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South Africa's 'slum-themed' luxury hotel slammed worldwide

By Frances Cha, CNN
December 6, 2013 -- Updated 1009 GMT (1809 HKT)
At this controversial South Africa hotel, guests stay in a re-creation of the shacks inhabited by the poor. Each shanty sleeps four and goes for $82 per night. At this controversial South Africa hotel, guests stay in a re-creation of the shacks inhabited by the poor. Each shanty sleeps four and goes for $82 per night.
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'Luxury Shanty Town,' South Africa
'Full African Experience'
Themed living
Private game reserve
Donkey geysers and long drops
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STORY HIGHLIGHTS
  • Emoya Luxury Hotel offers "the only Shanty Town in the world with under-floor heating and wireless Internet access"
  • Hotel re-creates millions of shacks of South Africa's poor
  • Media response has been incredulity and outrage

(CNN) -- Emoya Luxury Hotel in Bloemfontein, South Africa, has been all over the blogosphere in recent weeks.

But the exposure might not be the type that the "unique accommodation experience" had bargained for.

Gizmodo called the hotel "A Fake Slum for Luxury Tourists Who Don't Want to See Real Poverty."

Steven Colbert coined the word "glumming" -- glamorous slumming -- in his on-air dressing down.

Christiane Amanpour examined it in the context of "poorism," or poverty tourism.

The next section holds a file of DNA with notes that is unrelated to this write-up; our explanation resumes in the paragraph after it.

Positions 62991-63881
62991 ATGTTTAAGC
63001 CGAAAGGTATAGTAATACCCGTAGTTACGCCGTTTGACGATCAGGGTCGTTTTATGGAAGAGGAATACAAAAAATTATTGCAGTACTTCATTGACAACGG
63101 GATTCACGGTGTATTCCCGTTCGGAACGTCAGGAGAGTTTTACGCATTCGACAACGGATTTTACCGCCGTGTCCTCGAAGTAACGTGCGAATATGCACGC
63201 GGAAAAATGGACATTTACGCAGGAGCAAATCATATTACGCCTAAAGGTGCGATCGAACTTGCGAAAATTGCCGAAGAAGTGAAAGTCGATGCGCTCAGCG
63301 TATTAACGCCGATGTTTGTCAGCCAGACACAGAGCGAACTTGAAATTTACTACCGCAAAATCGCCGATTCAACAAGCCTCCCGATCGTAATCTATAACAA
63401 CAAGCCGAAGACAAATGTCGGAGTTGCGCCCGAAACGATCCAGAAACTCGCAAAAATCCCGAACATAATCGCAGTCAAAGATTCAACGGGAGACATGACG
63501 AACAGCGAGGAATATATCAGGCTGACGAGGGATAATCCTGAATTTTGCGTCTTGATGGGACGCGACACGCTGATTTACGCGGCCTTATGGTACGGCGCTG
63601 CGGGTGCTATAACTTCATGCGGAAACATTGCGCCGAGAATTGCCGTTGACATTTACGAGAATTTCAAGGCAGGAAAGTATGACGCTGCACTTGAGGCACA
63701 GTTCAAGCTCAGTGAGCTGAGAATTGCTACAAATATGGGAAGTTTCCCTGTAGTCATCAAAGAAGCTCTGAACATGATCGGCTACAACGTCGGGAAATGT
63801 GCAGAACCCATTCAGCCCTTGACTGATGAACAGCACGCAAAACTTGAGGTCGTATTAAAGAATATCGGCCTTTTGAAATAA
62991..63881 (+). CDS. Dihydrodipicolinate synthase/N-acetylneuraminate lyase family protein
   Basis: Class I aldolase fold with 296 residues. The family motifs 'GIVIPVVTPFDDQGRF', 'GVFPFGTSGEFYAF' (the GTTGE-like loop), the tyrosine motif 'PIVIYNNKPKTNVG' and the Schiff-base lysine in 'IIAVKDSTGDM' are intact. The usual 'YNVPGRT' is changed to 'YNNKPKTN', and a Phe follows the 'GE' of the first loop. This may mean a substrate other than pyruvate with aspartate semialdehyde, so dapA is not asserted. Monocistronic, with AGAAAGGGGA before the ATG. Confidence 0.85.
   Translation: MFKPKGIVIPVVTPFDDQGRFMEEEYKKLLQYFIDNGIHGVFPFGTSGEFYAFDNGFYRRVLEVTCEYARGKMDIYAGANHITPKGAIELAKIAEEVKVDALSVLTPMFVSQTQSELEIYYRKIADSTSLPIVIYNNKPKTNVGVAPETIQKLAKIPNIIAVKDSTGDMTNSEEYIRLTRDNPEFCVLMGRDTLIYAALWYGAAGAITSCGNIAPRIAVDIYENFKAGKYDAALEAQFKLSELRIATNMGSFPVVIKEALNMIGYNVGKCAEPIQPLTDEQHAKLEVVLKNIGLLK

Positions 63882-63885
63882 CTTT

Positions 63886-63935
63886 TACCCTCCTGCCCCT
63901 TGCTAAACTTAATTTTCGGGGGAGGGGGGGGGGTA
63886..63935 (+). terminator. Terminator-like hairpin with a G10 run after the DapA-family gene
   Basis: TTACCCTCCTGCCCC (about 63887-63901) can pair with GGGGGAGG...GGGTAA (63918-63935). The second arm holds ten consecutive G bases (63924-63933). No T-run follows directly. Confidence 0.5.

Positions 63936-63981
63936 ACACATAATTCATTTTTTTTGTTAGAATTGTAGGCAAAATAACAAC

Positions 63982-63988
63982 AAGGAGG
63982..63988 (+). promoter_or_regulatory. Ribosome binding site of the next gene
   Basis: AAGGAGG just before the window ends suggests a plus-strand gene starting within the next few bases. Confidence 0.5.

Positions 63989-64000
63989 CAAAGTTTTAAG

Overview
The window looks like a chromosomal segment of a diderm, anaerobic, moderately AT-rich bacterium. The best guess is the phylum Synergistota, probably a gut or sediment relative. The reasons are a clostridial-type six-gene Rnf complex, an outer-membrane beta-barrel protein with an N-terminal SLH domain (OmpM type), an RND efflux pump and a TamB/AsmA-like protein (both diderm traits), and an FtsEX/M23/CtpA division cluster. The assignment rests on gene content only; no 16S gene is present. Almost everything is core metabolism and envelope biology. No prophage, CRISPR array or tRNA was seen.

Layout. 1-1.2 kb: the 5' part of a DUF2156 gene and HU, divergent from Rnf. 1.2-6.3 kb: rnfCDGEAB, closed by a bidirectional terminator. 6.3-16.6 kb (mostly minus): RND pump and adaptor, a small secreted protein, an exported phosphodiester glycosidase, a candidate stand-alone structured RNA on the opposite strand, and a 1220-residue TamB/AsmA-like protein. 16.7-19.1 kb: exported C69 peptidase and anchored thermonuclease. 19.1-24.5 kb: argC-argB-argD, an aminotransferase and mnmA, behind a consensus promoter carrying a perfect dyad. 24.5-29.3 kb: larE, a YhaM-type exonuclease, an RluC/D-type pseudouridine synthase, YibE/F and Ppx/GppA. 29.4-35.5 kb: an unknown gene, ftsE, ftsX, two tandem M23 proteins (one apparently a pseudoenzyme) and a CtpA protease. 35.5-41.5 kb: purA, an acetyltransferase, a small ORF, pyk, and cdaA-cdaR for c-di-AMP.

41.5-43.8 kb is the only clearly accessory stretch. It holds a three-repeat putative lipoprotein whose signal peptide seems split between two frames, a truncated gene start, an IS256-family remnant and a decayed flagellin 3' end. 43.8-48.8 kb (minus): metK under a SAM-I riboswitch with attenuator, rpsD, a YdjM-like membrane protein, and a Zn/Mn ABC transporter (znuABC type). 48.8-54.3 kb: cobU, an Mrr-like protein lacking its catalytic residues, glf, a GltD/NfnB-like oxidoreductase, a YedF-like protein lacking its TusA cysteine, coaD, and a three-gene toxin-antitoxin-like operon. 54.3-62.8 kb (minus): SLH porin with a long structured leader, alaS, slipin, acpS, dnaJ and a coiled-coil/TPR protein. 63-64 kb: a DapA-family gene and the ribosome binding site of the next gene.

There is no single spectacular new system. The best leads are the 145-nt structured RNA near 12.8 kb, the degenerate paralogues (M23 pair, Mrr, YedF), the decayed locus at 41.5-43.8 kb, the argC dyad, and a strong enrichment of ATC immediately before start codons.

The hotel does sound like something out of a Saturday Night Live sketch.

At Emoya's Shanty Town, guests stay in a re-creation of an "informal settlement" -- shacks made of corrugated iron sheets.

Is poverty the new luxury?

"Millions of people are living in informal settlements across South Africa," reads the Shanty Town homepage.

"Now you can experience staying in a Shanty within the safe environment of a private game reserve," continues the website.

"This is the only Shanty Town in the world equipped with under-floor heating and wireless internet access!"

Read: Underwater hotel room opens on remote African island

Each shanty in the "town" goes for 850 South African rand ($82) a night, sleeps four people and has electricity and running water.

In a clumsy play for verisimilitude, rooms are equipped with donkey geysers (water heaters) and long drops (outdoor toilets).

Scorn and outrage

The hotel promises to deliver "the full African Experience."

The concept hotel launched in March, according to the Emoya Estate's Facebook page, but the backlash is recent.

"What were the creators of this thinking?" wrote commenter Whitney Trotta on the hotel's Facebook page on December 4.

"Have they ever seen poverty? Or lived in it? This is such a slap in the face to anyone who actually lives in a shanty town. Emoya Hotel & Spa you should explain yourselves. You are getting a horrible reputation worldwide for this."

Emoya Hotel declined CNN requests for an interview or official comment for this story.

Read: 10 things to know before visiting South Africa

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